Archive for November, 2010


three days on the memory ward

re-reading my Feb 2010 post where I quoted from the movie The King of Hearts :

“My solution is to always live in the moment.”

“But you are exaggerating! What else makes life worth it?”

“I already knew that to love the world you must get away from it.”

“Life is simple – on one side whores, the other generals.”

“I don’t want to die. No one can know their own death. There are only three minutes to live. Three minutes is enough.”

“The most beautiful journeys are taken through the window.”


Reading these again just now I was brought back to Aunt Betty’s new home where I sat with her 2 and a half days. Hallways with residents and nurses and aides. Smiling faces. Blank faces. Frustration and anger. Moaning. And my aunt’s eyes meeting mine. Her asking, “when am I going to go home?” “you are home, this is your home.” “but what if they take me to the wrong place?” “this place is not too far from your last home.” “I mean Ponca City.” “We don’t know anyone anymore in Ponca City – there would be no place for us to stay.”

The sweetness and the simplicity and the childlike state of those sharing my aunt’s floor remind me of the people in King of Hearts whose asylum doors are opened during the crazy wartime evacuation when the bomb is planted in the town square.


New notebook I need you. I need to start recording all these memories of my time with my aunt. She did say it would be different next time, remember!!!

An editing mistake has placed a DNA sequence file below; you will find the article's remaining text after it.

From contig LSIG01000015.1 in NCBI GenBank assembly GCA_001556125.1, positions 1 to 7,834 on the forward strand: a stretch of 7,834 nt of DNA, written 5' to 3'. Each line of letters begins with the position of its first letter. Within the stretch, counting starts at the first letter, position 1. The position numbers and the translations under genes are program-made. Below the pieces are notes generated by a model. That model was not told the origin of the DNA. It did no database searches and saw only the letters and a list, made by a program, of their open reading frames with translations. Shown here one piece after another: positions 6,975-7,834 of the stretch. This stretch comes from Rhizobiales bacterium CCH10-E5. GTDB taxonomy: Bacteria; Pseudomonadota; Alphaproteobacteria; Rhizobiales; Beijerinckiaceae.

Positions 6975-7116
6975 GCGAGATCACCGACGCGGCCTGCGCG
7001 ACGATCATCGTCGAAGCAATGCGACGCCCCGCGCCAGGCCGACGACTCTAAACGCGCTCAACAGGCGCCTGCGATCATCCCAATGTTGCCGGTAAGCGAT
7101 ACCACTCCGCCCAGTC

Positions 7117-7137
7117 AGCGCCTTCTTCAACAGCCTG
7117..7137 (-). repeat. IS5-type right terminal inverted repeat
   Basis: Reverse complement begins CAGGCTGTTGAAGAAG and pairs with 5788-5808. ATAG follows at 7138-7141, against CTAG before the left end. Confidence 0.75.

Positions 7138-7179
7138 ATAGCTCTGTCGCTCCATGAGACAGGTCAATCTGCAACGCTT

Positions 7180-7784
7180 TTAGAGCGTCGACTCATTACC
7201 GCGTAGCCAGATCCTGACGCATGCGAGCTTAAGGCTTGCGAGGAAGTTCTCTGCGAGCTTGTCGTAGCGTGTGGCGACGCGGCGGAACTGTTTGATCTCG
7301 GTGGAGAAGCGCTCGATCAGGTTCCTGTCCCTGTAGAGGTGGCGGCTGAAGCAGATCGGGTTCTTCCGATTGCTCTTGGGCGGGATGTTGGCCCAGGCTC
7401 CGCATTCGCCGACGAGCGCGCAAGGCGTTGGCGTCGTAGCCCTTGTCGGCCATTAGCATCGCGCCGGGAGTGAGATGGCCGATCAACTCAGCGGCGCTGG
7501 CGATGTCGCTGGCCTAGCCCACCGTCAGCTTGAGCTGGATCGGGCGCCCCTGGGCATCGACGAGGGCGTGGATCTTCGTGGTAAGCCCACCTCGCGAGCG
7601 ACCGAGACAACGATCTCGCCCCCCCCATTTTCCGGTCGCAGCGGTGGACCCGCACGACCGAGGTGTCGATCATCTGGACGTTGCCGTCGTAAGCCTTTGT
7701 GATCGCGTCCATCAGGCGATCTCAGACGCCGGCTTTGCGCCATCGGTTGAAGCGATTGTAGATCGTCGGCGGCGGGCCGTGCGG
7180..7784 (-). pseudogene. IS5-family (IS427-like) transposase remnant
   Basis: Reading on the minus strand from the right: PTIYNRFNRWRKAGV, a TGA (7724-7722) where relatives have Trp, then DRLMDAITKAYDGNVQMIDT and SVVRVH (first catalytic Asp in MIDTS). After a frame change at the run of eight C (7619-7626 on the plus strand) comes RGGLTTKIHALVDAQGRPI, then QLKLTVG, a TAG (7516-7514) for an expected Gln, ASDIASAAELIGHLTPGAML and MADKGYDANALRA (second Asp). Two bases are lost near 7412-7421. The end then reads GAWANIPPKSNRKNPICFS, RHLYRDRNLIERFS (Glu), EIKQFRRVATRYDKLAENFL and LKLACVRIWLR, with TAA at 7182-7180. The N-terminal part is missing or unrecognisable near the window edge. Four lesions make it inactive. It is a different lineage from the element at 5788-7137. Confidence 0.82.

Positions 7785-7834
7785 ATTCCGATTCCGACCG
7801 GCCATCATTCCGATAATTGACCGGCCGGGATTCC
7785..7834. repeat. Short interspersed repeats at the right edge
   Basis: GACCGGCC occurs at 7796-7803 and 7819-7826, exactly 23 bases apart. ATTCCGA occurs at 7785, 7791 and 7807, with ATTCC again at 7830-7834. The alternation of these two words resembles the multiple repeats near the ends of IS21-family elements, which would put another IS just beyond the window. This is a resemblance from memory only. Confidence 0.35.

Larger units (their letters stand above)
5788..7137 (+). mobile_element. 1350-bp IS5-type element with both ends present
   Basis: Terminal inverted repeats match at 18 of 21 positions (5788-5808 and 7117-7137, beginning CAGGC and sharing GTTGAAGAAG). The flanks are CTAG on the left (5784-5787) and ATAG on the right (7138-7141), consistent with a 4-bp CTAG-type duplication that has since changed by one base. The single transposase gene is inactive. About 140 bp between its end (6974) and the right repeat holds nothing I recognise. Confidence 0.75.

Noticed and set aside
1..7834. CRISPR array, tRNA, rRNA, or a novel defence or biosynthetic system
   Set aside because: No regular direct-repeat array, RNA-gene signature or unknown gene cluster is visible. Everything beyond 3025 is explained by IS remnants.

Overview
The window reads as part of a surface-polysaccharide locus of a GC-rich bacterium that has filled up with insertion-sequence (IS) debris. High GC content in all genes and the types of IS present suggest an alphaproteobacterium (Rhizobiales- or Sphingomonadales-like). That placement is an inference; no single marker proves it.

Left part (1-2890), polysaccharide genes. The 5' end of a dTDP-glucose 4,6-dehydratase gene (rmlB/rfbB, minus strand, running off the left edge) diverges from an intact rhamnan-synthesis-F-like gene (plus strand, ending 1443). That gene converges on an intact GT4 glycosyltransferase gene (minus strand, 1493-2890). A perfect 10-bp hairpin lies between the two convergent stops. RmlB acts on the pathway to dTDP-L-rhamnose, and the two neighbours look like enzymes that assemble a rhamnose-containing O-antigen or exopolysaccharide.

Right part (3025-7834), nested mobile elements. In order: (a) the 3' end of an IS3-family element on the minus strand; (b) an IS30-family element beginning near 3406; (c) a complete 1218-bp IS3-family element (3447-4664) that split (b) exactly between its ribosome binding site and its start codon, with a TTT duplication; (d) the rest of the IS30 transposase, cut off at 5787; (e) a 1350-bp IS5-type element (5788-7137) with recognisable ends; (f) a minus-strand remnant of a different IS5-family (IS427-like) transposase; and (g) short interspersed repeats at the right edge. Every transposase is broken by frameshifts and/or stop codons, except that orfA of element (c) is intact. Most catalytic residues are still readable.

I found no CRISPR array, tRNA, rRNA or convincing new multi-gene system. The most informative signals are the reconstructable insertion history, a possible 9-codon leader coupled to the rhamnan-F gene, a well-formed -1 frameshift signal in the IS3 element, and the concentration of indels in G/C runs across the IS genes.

reminders of our heavy treading

I was thinking about our region reading Jack Matthew’s Sage to Meadow post this morn. An image of being a giant with one foot planted near Abilene and other near Albuquerque, rocking back and forth, the image of that aquifer underneath came to mind – one I learned about 20 years ago from a program on educational TV: The Ogallala Aquifer.

I wanted to see a map and found one on my computer at this good website:

Water level changes in the Ogallala Aquifer (Cunningham, William P. et. al., “Environmental Science, 7th edition, McGraw Hill 2003.)

And seeing this, realize that Abilene and Albuquerque are far from this aquifer, if I remember where Abilene is correctly. But the Ogallala is smack dab in between us. It is a huge and crucial life source.

It was good to read Kally Worm’s page (one listed above image) reviewing aquifer depletion. Thanks be to folks who pay good attention to the natural world and aim to depict it fairly – in the scientist habit. Kally Worm’s page, (which is : “Part of Water is Life, a class website on water privatization and commodification, produced by students of Geography 378 (International Environmental Problems & Policy) at the University of Wisconsin-Eau Claire, USA, Spring 2004.”) states the simple fact: “The biggest problem facing people who use the Ogallala Aquifer is that they do not know how long the water supply will last.”
Oh, how we need to come together and DO something to live more lightly.

An old friend on facebook this morn copied these song lyrics from King Crimson song:

"Six billion ants crawling on a plate.

None of them give back as much as they take.

Six billion ants crawling on a plate.

It doesn't mean you should just because you can.

It doesn't mean you should just because you can.

Like Abraham and Ishmael, fighting over sand. 

It doesn't mean you should just because you can.

And that is a fact of life."
from "Facts of Life" by King Crimson